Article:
Bursting with heroism and villainy, the masked athletes clad in leotards and latex will be putting the hurt on each other, with feats of agility (and slapstick) that the perma-mulleted WWF fights of the past could not even hope to emulate.

To add yet more spice to the mix live music will be served up courtesy of Tijuana's Bostich & Fussible (Nortec Collective) and their Mexican gumbo of Norteño, electronica and techno.

Lucha Future will be on at the Roundhouse, Camden from Friday 24 June - Sunday 26 June. They will also be at The Sage, Gateshead, on 28 June, and Brighton Dome on 2 July.

Mark Maughan writes for Candela magazine

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I worked as a teacher – so I can tell you how regressive grammar schools are

The grammars and "comprehensives" of Kent make for an unequal system. So why does Theresa May consider the county a model for the future?

In 1959 my parents moved me from a Roman Catholic primary school to the junior branch of King Henry VIII, Coventry’s most high-profile grammar. The head teacher berated my mother for betraying the one true faith, but although she was born in Galway, my mum was as relaxed about her religion as she was about her native roots. Any strong feelings about the English Reformation had disappeared around the same time as her Irish accent. Her voice gave no clue to where she was from and – as a result of a wartime commission – the same was true of my father. Together, Mrs and Mr Smith embodied postwar Britain’s first-generation upwardly mobile middle class.

Their aspiration and ambition were so strong that my mother saw no problem in paying for me to attend a Protestant school. Why, you may ask, did my dad, a middle manager and by no means well off, agree to pay the fees? Quite simply, my parents were keen that I pass the eleven-plus.

King Henry VIII School benefited from the direct grant scheme, introduced after the Education Act 1944. In Coventry, the two direct grant schools were centuries old and were paid a fee by the government to educate the fifth or so of boys who passed the eleven-plus. When secondary education in Coventry became comprehensive in the mid-1970s, King Henry VIII went fully independent; today, it charges fees of more than £10,000 per year.

A few years ago, I returned to my old school for a memorial service. As I left, I saw a small group of smartly dressed men in their late seventies. They had strong Coventry accents and intended to “go down the club” after the service. It occurred to me that they represented the small number of working-class lads who, in the years immediately after the Second World War, were lucky enough to pass the eleven-plus and (no doubt with their parents making huge sacrifices) attend “the grammar”. But by the time I moved up to King Henry VIII’s senior school in 1963 there appeared to be no one in my A-stream class from a working-class background.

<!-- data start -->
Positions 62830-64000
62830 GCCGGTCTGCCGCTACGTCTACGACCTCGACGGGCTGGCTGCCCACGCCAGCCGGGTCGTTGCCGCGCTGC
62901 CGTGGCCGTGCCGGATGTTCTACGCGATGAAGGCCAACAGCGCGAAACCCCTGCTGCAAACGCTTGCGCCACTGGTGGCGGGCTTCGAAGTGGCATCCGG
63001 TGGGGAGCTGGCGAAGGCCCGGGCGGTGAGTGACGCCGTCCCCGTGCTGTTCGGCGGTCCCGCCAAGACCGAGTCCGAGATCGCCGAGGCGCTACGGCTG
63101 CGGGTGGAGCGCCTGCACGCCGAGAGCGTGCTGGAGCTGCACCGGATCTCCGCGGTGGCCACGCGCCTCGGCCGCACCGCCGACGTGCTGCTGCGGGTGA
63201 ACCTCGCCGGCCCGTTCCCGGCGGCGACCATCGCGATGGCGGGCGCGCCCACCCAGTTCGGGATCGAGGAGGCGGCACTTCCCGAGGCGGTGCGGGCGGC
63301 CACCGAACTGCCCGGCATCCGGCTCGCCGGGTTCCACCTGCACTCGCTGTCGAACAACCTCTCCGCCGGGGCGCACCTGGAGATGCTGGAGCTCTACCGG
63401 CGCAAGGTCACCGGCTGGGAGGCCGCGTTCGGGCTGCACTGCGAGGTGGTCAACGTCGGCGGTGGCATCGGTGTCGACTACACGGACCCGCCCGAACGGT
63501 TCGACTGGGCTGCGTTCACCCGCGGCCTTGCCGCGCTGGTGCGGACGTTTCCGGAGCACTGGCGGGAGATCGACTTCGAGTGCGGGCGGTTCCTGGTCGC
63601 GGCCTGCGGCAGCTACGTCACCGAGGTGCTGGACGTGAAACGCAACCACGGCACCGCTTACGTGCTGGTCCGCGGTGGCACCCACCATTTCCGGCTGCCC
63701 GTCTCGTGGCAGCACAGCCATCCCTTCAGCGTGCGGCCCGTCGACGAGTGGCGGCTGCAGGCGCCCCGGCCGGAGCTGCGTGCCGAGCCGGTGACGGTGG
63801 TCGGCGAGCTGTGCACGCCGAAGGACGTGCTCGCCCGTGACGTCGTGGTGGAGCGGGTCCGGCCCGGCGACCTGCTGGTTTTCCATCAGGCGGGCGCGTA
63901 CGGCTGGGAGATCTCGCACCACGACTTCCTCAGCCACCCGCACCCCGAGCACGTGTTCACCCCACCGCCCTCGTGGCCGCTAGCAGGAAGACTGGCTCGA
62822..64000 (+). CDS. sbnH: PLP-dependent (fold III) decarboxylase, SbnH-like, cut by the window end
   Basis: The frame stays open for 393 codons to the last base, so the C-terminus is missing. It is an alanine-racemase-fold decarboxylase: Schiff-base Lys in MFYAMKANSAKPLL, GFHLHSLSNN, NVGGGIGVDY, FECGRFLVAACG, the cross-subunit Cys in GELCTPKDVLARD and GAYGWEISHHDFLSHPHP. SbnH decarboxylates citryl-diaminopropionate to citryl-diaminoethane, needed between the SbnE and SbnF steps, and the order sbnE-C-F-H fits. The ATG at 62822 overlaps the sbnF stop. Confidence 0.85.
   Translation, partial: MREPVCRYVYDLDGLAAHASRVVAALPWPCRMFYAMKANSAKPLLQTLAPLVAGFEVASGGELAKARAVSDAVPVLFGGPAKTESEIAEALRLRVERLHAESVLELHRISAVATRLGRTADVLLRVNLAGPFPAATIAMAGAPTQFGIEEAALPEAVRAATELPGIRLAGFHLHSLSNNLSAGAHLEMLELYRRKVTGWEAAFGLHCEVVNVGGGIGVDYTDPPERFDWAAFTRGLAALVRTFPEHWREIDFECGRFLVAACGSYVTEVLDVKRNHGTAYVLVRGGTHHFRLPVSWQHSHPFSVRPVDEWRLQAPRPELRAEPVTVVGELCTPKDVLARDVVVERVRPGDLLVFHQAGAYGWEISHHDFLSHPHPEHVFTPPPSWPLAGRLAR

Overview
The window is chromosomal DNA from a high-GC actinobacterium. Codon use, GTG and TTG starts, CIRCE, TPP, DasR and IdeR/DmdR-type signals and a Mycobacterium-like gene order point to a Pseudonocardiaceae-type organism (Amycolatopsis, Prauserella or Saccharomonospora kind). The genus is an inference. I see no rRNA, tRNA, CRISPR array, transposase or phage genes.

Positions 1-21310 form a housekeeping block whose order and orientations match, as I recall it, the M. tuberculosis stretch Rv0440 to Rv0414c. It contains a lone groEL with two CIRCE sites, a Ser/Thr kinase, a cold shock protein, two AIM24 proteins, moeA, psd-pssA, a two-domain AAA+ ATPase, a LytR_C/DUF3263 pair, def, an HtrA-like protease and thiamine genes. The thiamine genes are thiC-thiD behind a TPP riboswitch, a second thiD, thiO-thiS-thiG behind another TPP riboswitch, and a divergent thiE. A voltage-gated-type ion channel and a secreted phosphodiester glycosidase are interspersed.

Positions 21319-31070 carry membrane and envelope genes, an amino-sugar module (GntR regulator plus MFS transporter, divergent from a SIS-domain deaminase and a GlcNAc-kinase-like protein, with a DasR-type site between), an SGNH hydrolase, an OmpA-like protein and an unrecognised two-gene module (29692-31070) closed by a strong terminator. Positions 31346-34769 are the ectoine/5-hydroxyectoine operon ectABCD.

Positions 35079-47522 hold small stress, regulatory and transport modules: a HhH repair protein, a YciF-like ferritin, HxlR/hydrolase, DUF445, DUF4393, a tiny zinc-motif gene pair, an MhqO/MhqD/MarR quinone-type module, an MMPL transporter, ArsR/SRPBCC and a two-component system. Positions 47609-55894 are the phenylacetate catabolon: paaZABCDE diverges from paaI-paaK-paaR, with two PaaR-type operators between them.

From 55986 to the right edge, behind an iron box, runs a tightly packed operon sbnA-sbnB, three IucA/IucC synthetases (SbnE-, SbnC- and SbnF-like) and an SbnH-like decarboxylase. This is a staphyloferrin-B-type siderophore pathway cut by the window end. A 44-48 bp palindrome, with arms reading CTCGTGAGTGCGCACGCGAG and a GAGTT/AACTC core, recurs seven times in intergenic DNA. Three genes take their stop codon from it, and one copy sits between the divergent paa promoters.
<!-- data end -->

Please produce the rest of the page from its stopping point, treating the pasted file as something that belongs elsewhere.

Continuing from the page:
From the early 1950s, many of the newly affluent middle classes used their financial power to give their children an advantage in terms of selection. My parents paid for a privileged education that placed top importance on preparation for the eleven-plus. In my class, only one boy failed the life-determining test. Today, no less than 13 per cent of entrants to the 163 grammar schools still in the state system are privately educated. No wonder preparatory schools have responded enthusiastically to Theresa May’s plans to reverse the educational orthodoxy of the past five decades.

Nowhere has the rebranding of secondary moderns as “comprehensives” been more shameless than in Kent, where the Conservative-controlled council has zealously protected educational selection. Each secondary modern in east Kent, where I taught in the 1970s, has since been named and renamed in a fruitless attempt to convince students that failing to secure a place at grammar school makes no difference to their educational experience and prospects. That is a hard message to sell to the two-thirds of ten-year-olds who fail the Kent test.

Investment and academy status have transformed the teaching environment, which a generation ago was disgraceful (I recall the lower school of a secondary modern in Canterbury as almost literally Edwardian). Ofsted inspections confirm that teachers in non-grammar schools do an amazing job, against all the odds. Nevertheless, selection reinforces social deprivation and limited aspiration in the poorest parts of the south-east of England, notably Thanet and the north Kent coastline.

A third of children in Thanet live in poverty. According to local sources (including a cross-party report of Kent councillors in 2014), disadvantaged children make up less than 9 per cent of pupils in grammar schools but 30 per cent at secondary moderns. University admissions tutors confirm the low number of applications from areas such as Thanet relative to the UK average. Though many of Kent’s secondary moderns exceed expectations, the county has the most underperforming schools in the UK.

When I began my teaching career, I was appallingly ignorant of the harsh realities of a secondary education for children who are told at the age of 11 that they are failures. Spending the years from seven to 17 at King Henry VIII School had cocooned me. More than 40 years later, I can see how little has changed in Kent – and yet, perversely, the Prime Minister perceives the county’s education system as a model for the future.

This article first appeared in the 22 September 2016 issue of the New Statesman, The New Times